[I was going to try something different this week, but it didn’t work out. The press is still speculating about Edward Snowden, his mental state, his options, what the Administration is doing to bring him back, and all the rest of it. Did you know that some TV reporter actually interviewed a profiler for opinions about what Snowden will do next? Why not ask a witch doctor, instead?

Oh, G, does that mean you don’t have a high opinion of profilers? Let me answer that with another question. Do you remember the DC Sniper? I do. Back in 2002 10 people were killed and 3 wounded in sniper attacks in the Washington, D.C. metropolitan area.[1] The profilers and the press told us that the sniper was a middle-aged white male in a white truck. But as events unfolded, it turned out that there were actually two snipers, both black, and they drove a beaten up 1990 Chevrolet Caprice. The Caprice definitely was not a truck.

So much for the “science” of profiling! In my opinion, it’s simply a reflection of media stereotypes dressed up as pseudoscience. As we all know, the man (or woman) you see on TV with a white coat or holding a test tube is not necessarily a scientist.]

And what else might we know about Mr. Snowden? Well, by all reports he’s still at the Moscow Airport, in the part where the Russians say they have no authority. Has anybody seen him there? I haven’t, and neither has the press; otherwise there would be pictures all over the place. In fact, a little bit ago an intrepid reporter toured the ‘neutral’ areas where Snowden might be, and didn’t find him. [2]So is he really there? I don’t know; all I’m saying is that he could have walked out of the back door of the airport some time ago, rented a motorcycle, and driven to Finland by now.[3]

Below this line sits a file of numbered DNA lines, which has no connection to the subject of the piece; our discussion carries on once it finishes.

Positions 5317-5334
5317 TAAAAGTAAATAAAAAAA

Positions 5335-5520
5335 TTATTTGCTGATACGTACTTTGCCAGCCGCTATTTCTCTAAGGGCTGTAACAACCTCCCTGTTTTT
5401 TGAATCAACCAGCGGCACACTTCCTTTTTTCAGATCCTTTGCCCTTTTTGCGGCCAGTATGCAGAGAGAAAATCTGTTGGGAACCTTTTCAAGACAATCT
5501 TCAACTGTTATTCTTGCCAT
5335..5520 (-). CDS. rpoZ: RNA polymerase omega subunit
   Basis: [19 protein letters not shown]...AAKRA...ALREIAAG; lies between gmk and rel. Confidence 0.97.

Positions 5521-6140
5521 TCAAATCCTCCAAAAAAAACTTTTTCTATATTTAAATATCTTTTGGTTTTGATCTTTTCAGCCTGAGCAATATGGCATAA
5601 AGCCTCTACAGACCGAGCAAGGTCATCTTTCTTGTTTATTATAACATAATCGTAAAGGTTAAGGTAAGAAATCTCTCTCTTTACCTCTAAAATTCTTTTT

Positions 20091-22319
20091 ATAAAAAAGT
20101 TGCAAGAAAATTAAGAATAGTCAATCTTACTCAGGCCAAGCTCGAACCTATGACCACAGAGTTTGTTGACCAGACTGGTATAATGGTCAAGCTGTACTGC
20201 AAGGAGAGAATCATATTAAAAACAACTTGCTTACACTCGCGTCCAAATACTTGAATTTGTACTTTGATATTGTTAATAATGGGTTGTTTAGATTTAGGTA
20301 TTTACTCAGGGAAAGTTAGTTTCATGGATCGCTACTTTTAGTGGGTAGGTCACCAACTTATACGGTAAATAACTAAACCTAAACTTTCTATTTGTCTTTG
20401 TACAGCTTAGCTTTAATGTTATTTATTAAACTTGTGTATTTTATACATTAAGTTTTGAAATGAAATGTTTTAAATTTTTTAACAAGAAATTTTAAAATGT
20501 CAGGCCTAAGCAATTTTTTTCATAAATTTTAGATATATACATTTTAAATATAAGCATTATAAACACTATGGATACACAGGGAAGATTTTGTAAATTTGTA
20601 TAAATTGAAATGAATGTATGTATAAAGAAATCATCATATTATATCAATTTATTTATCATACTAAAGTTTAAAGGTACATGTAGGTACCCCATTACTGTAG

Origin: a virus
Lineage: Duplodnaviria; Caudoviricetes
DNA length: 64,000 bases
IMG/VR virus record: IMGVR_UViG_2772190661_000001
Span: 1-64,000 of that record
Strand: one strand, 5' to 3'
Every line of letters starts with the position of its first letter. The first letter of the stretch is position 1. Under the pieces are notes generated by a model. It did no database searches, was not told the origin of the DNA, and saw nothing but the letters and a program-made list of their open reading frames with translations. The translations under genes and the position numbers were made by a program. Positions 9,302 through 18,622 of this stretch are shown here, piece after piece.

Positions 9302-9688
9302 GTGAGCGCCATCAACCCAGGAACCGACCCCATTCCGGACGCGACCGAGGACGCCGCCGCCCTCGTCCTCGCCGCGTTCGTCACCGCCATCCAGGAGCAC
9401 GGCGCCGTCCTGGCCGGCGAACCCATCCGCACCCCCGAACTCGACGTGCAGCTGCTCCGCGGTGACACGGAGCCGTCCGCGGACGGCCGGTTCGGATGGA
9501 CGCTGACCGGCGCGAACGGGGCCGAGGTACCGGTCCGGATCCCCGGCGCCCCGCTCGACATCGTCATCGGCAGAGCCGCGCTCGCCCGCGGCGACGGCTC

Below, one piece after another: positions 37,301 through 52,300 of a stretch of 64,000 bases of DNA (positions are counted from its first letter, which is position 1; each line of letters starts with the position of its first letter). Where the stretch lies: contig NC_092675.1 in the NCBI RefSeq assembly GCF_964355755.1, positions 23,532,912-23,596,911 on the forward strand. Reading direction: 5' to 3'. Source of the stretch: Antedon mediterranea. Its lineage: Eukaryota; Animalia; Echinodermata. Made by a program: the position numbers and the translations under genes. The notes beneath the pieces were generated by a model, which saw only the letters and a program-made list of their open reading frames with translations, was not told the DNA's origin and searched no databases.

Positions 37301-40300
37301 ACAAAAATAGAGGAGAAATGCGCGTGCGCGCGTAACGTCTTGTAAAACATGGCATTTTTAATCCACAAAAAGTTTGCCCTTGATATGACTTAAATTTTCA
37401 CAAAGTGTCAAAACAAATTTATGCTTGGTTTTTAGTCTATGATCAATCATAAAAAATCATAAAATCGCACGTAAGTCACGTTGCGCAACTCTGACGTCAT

Nevertheless, reporters tell us he’s still in Moscow, probably at the airport. And, because his passport has been revoked, he can’t leave. Of course, that’s not precisely true, either. Lots of people come here every year from Mexico, etc., and they do it without papers of any sort. They’re called illegal immigrants, and we certainly don’t catch all of them. So obviously it’s possible to do that kind of thing.

And then there’s the problem of asylum. I don’t know a lot about international law, but I can look things up, so I do have a few questions.[4] There’s an ancient notion that a person who is persecuted by his own government may seek protection from another sovereign authority.[5] This notion, some people say, has carried forward into the U.N. Charter. Article 14 of the Universal Declaration of Human Rights guarantees that “Everyone has the right to seek and to enjoy in other countries asylum from persecution.”[6] So does that apply here?

Of course, there are qualifications. (There always are.) “This right may not be invoked in the case of prosecutions genuinely arising from non-political crimes or from acts contrary to the purposes and principles of the United Nations.”[7]So, is Edward Snowden fleeing from persecution for a political act, or is he simply attempting to avoid prosecution for one or more crimes?

Well, the U.S. position is that he’s a criminal and should be sent back for trial. But, of course, we’re not the ones he’s asking to grant asylum. Do we get to set the law for other nations as well? Probably not. Asylum is an immigration issue, and in the past we’ve said that each sovereign must decide such questions for itself.[8] And I’m not surprised, by the way. Back during the Cold War, people who spied on the Soviet Union and fled here often would be welcomed with open arms. And people who spied on us and fled to them would get similar treatment over there.

So given that, our only real course of action is to persuade other countries to reject Snowden’s petitions for asylum. And apparently that was working pretty well, at least until recently. There were reports, for example, that many countries had rejected his petitions[9] and he was essentially isolated in the airport. But then things changed.